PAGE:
The American racer experienced a heavy crash during the qualifying round on Saturday, resulting in extensive damage to his car and necessitating a chassis replacement.
An unexpected finding by the FIA observed that the team had exceeded the accepted preparation limit for the spare vehicle – amounting to practically a third vehicle beyond the usual protocol.
Williams faced the stewards early Sunday morning and elucidated the issue, which originated from the early commencement of work on the spare chassis by mechanics as the need for it became imminent. This work began in theory prior to the time when such activities are usually permitted according to official rules.
Given that the penalty for changing a damaged chassis was an automatic pitlane start for Sargeant, the stewards determined that an additional penalty of 10 seconds would be imposed on him.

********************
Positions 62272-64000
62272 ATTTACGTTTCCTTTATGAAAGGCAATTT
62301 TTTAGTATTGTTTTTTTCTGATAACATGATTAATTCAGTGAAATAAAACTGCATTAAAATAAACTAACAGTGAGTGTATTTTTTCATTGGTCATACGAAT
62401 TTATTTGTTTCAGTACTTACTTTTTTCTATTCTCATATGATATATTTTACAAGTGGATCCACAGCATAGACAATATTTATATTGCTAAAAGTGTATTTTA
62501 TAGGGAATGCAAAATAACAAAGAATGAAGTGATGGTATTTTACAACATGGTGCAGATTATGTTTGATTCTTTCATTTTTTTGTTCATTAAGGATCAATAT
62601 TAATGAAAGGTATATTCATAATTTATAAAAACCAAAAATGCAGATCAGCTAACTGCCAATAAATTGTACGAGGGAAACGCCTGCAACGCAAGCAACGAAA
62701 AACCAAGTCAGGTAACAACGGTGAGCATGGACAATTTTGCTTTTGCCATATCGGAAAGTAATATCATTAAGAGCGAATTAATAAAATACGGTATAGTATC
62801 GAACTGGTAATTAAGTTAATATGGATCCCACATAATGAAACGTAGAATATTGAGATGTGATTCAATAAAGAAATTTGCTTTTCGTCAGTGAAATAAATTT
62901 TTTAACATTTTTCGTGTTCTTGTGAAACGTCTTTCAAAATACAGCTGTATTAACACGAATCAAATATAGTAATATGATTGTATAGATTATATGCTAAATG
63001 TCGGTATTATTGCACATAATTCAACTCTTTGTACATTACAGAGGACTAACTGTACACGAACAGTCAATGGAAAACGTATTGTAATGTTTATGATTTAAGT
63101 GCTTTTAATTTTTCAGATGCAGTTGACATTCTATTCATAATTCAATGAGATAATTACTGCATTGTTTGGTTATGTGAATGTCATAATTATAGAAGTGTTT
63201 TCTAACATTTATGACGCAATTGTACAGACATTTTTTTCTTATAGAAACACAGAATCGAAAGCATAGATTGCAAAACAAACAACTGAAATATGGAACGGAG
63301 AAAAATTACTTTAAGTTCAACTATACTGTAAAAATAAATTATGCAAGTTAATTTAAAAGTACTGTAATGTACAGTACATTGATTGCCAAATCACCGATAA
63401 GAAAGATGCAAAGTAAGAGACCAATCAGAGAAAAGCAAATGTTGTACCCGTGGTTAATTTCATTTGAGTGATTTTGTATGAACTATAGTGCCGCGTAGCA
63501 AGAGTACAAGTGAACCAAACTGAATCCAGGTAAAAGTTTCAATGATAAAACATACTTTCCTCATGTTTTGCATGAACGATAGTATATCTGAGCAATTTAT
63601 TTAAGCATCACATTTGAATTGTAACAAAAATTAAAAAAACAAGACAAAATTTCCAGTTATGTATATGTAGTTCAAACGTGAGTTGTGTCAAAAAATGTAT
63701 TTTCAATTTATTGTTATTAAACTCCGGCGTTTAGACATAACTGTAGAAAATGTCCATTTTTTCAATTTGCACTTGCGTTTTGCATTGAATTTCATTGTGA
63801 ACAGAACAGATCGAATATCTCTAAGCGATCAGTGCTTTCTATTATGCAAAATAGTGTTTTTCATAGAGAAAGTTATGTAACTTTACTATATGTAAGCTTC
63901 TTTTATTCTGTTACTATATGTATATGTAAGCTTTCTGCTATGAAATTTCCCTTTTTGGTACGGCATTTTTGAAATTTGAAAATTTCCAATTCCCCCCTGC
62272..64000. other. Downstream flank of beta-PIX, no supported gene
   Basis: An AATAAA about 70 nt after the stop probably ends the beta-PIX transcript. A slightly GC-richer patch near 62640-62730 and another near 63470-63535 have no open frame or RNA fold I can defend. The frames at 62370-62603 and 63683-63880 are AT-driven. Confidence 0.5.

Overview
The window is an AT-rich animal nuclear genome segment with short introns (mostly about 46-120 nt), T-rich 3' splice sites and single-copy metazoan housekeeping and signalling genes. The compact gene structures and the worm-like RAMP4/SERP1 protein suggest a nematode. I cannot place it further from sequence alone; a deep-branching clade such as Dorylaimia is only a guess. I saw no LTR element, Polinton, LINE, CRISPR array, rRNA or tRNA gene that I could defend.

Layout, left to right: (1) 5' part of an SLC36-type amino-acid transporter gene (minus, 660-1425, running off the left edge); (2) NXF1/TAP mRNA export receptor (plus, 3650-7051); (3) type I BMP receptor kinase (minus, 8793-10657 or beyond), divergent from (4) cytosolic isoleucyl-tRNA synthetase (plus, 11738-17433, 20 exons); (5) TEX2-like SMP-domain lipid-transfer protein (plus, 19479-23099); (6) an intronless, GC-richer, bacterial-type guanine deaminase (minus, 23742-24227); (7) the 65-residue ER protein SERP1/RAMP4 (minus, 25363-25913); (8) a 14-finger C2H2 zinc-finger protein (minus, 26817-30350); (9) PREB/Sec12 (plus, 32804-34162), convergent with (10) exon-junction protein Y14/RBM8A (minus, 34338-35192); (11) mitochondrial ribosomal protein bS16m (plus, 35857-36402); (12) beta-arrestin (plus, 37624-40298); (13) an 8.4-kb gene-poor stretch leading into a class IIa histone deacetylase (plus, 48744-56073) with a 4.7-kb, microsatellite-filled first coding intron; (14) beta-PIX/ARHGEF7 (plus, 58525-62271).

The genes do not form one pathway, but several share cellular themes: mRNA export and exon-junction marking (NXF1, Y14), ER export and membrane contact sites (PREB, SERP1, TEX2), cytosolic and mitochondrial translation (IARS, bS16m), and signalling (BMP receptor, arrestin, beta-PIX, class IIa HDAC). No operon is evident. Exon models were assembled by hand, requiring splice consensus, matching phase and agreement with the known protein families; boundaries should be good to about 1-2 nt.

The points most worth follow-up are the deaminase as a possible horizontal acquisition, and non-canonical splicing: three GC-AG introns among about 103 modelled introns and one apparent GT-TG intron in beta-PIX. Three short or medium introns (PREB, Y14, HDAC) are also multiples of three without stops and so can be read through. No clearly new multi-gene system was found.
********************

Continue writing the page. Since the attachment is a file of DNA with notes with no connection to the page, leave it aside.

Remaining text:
The FIA released a statement declaring their awareness of the potential adversity under the existing rules that could prevent a team from making it to the race start if the mechanics did not get to work until the parc ferme session had concluded.
In the FIA‘s words: “It should be noted that the available working time during Parc Fermé for assembly of a complete car is limited, and hence in case of severe accident like this, the Stewards may jeopardise the participation of a car in the race.”
Robson said: “Obviously, we’re not allowed to do very much overnight. So it’s been sat there with the covers on. We got the spare chassis out and did as much as we could for that. The team is just getting on with a build now. It’ll be tight, but it’ll be fine. No problem.”
When queried about what needed to be replaced in the car, Robson revealed: “Almost everything. It will have spare chassis, spare power unit. A previously used one, so no additional penalty. Spare gearbox. Same thing, a previously used one. Floor, rear wing, front wing.”